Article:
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Stroke Advocacy Network Newsletter

APRIL 2011


Legislative Update | Regulatory Update | What You Can Do Today!  


Legislative Update 

Fiscal Year 2011 Spending Debate Continues

Last month, we covered all the ins-and-outs of the President’s budget request, but this month, we’ll walk you through the Congressional side of budget funding.

The current fiscal year (FY2010) began on October 1, and since then, the government has been operating on a series of short-term spending bills (also known as continuing resolutions). Generally, this keeps the government operating at the same funding levels as the previous fiscal year. The current continuing resolution will expire on April 8, forcing Congress to debate whether to pass a bill to fund the government for the rest of the fiscal year or to pass another short-term spending bill.

In an attempt to pass a spending bill to fund the government for the rest of the fiscal year, House Resolution (HR) 1 was introduced and passed by House Republicans in February. The Senate held a vote on HR 1 in March, but the bill did not pass. While HR 1 has failed to become law, it has now become the basis for debate over spending levels for FY2011.

HR 1 proposes nearly $57.5 billion in total cuts. The bill reduces the overall spending of the Department of Health and Human Services by $14 billion, and includes a $1.6 billion reduction to the National Institutes of Health (NIH), which contains funding for the National Institute of Neurological Disorders and Stroke.

The Stroke Advocacy Network has posted an Action Alert regarding the NIH funding issue on its Action Center. Please take a moment to let your elected officials know how important this issue is to you as a stroke advocate.

The budget process can be a complicated and intimidating for even the most seasoned advocates, but Stroke Advocacy Network has an easy-to-understand webinar explaining the budget process. Click the View Now button below to see/hear the webinar.

View Now

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May is National Stroke Awareness Month, which is a perfect time to connect with legislators in Washington, D.C., regarding improvements to federal policies and programs designed to help those affected by stroke.  Tune into Advocacy and Stroke Awareness Month: What YOU Can Do to Make a Difference on Wednesday, April 27, from 2:00-3:00 p.m. Eastern.

Click here to register

Sen. Stabenow Introduces Bill to Improve Women’s Health

Sen. Debbie Stabenow (D-MI) introduced the Heart Disease, Education, Analysis, Research and Treatment for Women Act, also known as the HEART for Women Act, on March 2. Senators Lisa Murkowski (R-AK) and Susan Collins (R-ME) signed on as cosponsors to the bill.

The HEART for Women Act aims to improve women’s health by increasing the prevention, diagnosis and treatment of chronic disease, particularly stroke and heart disease.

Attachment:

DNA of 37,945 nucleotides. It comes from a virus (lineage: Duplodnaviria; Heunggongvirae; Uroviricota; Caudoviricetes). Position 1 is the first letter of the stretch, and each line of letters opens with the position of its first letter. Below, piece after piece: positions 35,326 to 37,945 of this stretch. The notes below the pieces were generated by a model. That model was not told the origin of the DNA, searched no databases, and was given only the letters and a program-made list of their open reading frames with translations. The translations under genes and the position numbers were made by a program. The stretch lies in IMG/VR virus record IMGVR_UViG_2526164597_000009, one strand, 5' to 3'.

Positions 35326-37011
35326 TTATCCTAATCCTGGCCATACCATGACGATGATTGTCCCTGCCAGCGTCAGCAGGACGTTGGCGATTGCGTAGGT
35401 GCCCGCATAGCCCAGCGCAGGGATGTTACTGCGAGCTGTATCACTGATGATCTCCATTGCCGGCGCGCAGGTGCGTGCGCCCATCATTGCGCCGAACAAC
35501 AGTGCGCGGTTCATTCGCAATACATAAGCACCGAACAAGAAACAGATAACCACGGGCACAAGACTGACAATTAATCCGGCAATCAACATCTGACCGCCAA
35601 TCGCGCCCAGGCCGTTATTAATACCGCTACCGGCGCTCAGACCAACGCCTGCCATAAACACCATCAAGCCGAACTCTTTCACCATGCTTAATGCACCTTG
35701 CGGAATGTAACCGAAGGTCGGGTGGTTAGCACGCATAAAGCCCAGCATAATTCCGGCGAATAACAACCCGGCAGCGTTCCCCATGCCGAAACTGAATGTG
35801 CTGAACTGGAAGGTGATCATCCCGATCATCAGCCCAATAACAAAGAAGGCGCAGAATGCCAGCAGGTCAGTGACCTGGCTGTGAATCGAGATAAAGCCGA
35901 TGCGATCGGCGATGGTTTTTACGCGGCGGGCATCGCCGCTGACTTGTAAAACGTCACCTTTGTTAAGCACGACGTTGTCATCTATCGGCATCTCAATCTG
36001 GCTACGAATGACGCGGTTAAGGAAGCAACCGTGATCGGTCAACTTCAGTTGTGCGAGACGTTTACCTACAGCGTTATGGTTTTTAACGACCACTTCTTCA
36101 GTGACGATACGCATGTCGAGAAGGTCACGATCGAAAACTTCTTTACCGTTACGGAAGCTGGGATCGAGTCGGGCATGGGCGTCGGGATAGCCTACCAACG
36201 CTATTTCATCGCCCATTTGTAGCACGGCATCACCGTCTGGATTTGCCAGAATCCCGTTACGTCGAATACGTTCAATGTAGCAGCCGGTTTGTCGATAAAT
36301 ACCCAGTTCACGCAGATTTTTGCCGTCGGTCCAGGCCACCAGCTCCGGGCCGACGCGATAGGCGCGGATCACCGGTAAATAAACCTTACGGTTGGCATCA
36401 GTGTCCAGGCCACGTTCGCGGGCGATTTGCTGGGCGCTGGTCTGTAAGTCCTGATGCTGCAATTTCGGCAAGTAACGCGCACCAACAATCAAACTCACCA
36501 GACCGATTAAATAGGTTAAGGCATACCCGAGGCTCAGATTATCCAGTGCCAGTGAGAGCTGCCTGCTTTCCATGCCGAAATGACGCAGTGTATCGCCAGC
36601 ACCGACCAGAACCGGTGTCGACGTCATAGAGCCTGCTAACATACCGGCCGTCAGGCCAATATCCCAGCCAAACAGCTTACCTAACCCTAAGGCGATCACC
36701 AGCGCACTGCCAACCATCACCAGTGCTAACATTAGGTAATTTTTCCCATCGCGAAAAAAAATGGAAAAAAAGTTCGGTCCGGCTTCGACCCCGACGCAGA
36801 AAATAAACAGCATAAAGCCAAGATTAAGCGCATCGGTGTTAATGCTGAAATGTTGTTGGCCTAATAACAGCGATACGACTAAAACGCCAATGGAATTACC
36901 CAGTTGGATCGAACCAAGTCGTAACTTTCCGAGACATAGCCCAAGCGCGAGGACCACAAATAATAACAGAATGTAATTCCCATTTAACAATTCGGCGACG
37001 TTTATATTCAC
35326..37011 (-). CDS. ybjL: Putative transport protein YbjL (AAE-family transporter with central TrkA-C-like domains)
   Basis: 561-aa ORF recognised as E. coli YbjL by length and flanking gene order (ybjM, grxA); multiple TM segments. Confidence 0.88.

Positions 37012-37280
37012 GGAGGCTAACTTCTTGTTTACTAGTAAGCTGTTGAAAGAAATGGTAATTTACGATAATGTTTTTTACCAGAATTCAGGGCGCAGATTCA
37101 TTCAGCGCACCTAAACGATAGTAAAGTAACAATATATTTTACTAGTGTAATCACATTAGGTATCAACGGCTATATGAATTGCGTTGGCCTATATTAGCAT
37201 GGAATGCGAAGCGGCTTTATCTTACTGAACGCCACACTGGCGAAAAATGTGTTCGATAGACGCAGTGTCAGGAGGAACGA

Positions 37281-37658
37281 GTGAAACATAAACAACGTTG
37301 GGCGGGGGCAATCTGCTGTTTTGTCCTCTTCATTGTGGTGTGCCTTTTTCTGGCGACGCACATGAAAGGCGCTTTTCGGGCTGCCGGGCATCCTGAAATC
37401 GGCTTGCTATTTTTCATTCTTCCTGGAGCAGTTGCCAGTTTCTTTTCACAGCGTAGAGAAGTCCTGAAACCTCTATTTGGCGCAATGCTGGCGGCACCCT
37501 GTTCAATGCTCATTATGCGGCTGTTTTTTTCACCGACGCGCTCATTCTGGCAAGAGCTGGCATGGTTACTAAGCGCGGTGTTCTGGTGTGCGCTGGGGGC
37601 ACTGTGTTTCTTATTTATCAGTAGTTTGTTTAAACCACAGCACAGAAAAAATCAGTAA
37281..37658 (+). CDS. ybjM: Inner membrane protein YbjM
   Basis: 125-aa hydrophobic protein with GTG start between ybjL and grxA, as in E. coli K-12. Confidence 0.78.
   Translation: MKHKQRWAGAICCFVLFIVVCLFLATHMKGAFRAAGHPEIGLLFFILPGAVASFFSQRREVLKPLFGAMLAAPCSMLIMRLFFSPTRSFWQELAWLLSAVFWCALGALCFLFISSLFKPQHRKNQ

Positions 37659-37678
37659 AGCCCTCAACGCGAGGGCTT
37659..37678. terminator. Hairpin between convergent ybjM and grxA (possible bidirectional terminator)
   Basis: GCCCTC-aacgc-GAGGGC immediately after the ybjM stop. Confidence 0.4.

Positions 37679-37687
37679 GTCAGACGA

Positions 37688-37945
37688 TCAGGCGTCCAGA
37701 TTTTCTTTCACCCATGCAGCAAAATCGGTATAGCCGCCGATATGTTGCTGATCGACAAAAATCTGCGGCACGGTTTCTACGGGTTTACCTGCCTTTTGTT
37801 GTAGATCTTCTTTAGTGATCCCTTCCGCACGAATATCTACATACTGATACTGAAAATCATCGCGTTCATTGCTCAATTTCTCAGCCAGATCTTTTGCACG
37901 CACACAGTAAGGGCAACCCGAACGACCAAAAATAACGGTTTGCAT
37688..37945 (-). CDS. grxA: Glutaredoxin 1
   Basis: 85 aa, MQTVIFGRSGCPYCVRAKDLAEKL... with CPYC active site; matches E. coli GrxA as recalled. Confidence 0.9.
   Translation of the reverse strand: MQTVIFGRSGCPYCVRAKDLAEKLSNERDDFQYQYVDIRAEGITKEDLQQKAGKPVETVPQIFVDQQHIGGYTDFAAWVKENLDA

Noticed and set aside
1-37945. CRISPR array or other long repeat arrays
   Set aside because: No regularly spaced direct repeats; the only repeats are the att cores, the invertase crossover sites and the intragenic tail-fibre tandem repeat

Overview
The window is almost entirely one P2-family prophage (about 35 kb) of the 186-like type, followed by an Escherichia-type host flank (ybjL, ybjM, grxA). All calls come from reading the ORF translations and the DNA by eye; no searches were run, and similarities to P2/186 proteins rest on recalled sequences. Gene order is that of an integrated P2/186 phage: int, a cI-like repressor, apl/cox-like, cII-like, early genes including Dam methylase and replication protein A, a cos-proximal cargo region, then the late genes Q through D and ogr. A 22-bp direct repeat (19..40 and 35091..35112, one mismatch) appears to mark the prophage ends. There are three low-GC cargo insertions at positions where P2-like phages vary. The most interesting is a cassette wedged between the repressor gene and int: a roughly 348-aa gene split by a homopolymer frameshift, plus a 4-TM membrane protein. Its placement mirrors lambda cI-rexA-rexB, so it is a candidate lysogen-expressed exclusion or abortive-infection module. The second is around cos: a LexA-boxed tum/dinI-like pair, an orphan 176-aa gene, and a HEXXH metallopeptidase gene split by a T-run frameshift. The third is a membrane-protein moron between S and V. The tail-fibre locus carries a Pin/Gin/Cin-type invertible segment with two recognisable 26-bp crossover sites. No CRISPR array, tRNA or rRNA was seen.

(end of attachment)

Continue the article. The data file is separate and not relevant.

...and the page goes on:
It calls for a study investigating how often sponsors of medical studies follow FDA requirements on the presentation and report of data by sex, age and race. It also requires an analysis of the representation of females and racial minorities in medical studies. The goal of these studies is to ensure that groups that have not been traditionally included in all medical studies are represented so researchers can better understand how different drugs, biologics and devices impact different types of people.

The HEART for Women Act would also require the Secretary of Health and Human Services to prepare and submit an annual report to Congress on the quality of and access to care available to women who suffer from stroke, heart disease and other cardiovascular conditions.

Finally, the bill would expand funding for the WISEWOMAN program, which strives to provide low-income and underinsured women between the ages of 40 to 64 with support to prevent, delay and control stroke, cardiovascular and other chronic disorders. The program is currently available in only 20 states, and the bill calls for gradual funding increases over five years to expand the program to all 50 states.

The legislation has been referred to the Senate Committee on Health, Education, Labor and Pensions. Keep an eye out for an Action Alert on this issue in the very near future.

Regulatory Update

New Rule on Quality Measures in Hospitals Expected in April

In early April, the Center for Medicare and Medicaid Services (CMS) is expected to release new guidelines for its inpatient prospective payment system. A prospective payment system is structured so that healthcare institutions receive a set amount of money for the operating costs of acute care, and those levels are adjusted annually to rise with inflation. The Medicare program can require that hospitals report on quality measures in order to receive the annual increase, and numerous advocacy groups have identified this process as a way to improve the quality of stroke care in hospitals. You can read more and even ask legislators to get involved through the Stroke Advocacy Network Action Center.

Your Stroke Advocacy Network team will monitor CMS for the release and will provide an update next month upon publication.

 

What You Can Do Today

SAN Action Center with url
  1. If you aren’t a member of the Stroke Advocacy Network, join today. It’s free and easy, and it will help you stay updated on what you can do to raise stroke awareness.

    Click here to join the Stroke Advocacy Network

  2. Write to your members of Congress through the Action Center. Ask them to support continued funding for the NIH, particularly the National Institute for Neurological Disorders and Stroke. You can make a difference!

    Click here to take action


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 Supported by Boehringer Ingelheim Pharmaceuticals, Pfizer, Inc., and The Medtronic Foundation.